However, he intends to depart from Aquino’s legacy of instituting slow but steady macroeconomic reform by advancing an economic agenda which seeks to upgrade, accelerate as well as expand the government’s basic services that shall render the country’s macroeconomic environment more conducive for the flourishing of businesses, influx of investments and conduct of seamless trade within the country and the greater ASEAN region. Some megaprojects worth anticipating include: (a) three major railway systems, namely the Mindanao railway, Manila-Bicol railway, and Manila-Batangas railway; (b) Zamboanga Ecozone, Southern Mindanao Growth Corridor (General Santos growth corridor and Davao Gulf Industrial corridor); and the South Mindanao-North Sulawesi ro-ro link, among others.
Duterte intends to overcome the alleged structural dissonance between macroeconomic reform which has been the hallmark of Aquino’s “Daang Matuwid” program and concrete improvement of living conditions and standards of Juan dela Cruz. In doing so, he has talked about pursuing the following: generation of domestic jobs; increase of employment; abolition of contractualization; promotion of livelihood; agricultural modernization; and entrepreneurial, technological and industrial advancement with just taxation and equitable distribution of wealth while caring for the environment for sustainable development.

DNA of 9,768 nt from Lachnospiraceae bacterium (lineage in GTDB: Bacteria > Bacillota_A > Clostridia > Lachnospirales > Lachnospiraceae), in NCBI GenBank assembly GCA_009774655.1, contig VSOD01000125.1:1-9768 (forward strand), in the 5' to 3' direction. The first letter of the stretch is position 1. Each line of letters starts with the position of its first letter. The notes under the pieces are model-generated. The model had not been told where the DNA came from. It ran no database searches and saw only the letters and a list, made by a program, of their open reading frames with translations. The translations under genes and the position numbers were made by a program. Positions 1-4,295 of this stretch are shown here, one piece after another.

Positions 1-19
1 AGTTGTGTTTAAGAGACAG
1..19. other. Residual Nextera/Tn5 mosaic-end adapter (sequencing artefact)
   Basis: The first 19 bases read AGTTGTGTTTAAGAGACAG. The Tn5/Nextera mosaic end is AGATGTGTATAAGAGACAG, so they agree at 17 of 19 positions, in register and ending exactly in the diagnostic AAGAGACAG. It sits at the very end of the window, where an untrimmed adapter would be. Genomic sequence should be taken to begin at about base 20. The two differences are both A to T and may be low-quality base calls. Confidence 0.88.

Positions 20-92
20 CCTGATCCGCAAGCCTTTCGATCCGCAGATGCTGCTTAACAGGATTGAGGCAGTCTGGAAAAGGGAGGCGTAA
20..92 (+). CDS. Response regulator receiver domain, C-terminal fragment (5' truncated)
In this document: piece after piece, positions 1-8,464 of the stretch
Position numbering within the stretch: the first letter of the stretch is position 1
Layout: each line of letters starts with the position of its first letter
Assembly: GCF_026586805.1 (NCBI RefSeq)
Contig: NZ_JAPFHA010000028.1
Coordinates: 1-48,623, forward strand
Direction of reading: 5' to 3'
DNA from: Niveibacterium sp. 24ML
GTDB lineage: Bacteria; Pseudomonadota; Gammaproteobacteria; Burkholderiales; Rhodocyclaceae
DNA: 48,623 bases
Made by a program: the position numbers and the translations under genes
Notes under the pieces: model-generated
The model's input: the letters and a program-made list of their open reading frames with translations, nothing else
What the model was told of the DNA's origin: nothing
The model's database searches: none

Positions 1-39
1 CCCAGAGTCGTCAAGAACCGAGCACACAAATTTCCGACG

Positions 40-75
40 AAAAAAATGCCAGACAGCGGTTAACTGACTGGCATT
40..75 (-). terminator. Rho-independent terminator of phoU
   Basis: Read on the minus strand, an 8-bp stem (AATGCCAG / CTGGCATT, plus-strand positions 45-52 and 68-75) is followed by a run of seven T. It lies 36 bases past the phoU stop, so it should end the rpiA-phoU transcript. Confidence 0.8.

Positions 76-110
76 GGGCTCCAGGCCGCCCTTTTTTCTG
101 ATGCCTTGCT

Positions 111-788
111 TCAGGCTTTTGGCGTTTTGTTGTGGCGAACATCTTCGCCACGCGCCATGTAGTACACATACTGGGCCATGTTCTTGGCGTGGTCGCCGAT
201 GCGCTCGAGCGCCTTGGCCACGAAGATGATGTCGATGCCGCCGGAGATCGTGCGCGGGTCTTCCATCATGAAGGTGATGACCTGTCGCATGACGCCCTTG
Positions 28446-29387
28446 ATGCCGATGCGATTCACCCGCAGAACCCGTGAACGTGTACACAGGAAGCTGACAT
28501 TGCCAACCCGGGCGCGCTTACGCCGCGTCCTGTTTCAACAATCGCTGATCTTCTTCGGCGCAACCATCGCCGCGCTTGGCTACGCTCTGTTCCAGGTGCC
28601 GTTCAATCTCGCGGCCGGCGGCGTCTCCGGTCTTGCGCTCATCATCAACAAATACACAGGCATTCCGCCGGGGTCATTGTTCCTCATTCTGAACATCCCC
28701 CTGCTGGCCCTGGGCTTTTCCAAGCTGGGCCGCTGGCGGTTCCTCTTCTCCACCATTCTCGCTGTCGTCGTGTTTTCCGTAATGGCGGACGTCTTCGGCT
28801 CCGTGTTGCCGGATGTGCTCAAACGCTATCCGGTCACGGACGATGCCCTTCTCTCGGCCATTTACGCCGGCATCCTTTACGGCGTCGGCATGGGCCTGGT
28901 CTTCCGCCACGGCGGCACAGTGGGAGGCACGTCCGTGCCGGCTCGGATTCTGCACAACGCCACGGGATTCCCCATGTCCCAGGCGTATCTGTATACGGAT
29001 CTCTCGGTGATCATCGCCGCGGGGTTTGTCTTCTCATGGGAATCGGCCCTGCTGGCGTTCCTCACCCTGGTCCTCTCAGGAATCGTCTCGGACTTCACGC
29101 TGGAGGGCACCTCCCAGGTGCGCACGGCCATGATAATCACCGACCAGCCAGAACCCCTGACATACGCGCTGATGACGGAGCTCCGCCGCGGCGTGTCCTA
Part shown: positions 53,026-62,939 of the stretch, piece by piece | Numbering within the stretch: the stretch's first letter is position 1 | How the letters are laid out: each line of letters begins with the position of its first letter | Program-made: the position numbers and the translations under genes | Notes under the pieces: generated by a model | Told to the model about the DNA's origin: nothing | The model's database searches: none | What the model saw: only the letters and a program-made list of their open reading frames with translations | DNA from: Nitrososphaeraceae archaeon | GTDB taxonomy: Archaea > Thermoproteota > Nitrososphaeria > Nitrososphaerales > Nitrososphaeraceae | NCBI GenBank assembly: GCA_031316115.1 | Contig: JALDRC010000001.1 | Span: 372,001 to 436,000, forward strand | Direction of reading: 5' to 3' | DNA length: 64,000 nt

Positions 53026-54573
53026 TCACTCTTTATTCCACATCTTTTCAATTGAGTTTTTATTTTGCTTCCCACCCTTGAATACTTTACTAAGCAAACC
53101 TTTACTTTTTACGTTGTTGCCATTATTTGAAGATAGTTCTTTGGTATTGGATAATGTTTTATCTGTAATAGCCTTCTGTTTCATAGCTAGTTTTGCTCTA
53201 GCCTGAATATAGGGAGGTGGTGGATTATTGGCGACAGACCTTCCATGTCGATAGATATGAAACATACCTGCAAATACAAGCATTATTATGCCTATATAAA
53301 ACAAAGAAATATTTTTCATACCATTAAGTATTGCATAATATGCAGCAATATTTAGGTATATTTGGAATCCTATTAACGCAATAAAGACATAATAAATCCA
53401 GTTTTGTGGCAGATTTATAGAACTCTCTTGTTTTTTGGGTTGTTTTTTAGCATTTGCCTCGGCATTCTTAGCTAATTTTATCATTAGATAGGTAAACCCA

Duterte intends to overcome the alleged structural dissonance between macroeconomic reform which has been the hallmark of Aquino’s “Daang Matuwid” program and concrete improvement of living conditions and standards of Juan dela Cruz.
He also plans to carry out: improvement of government provision of social services which include education, health, housing, mass transportation with special attention to the elderly, women, children, youth, indigenous peoples and other marginalized sectors; provision of assistance to Overseas Filipino Workers (OFWs) and their families; and adaptation to climate change through reducing risk, preparing for natural disasters and adopting 911 nationwide.
Restructuring the form of government
Lastly, Duterte wants to overhaul the unitary-presidential system and shift to a federal-parliamentary system through a Constitutional Convention. He desires the holding of a plebiscite and preparing the future federal states to effect power-sharing, resources-sharing, respect-for-all and development-for-all as key to reforming the whole bureaucracy to effect good governance. Reforms under the new system are said to include: increasing the salaries of government workers; fighting graft and corruption; and unleashing the full potentials of all regions and ethnic groups for social, economic and cultural growth. Furthermore, constitutional amendment shall lift restrictive economic provisions in the Constitution, grant more foreign ownership of property and certain industries.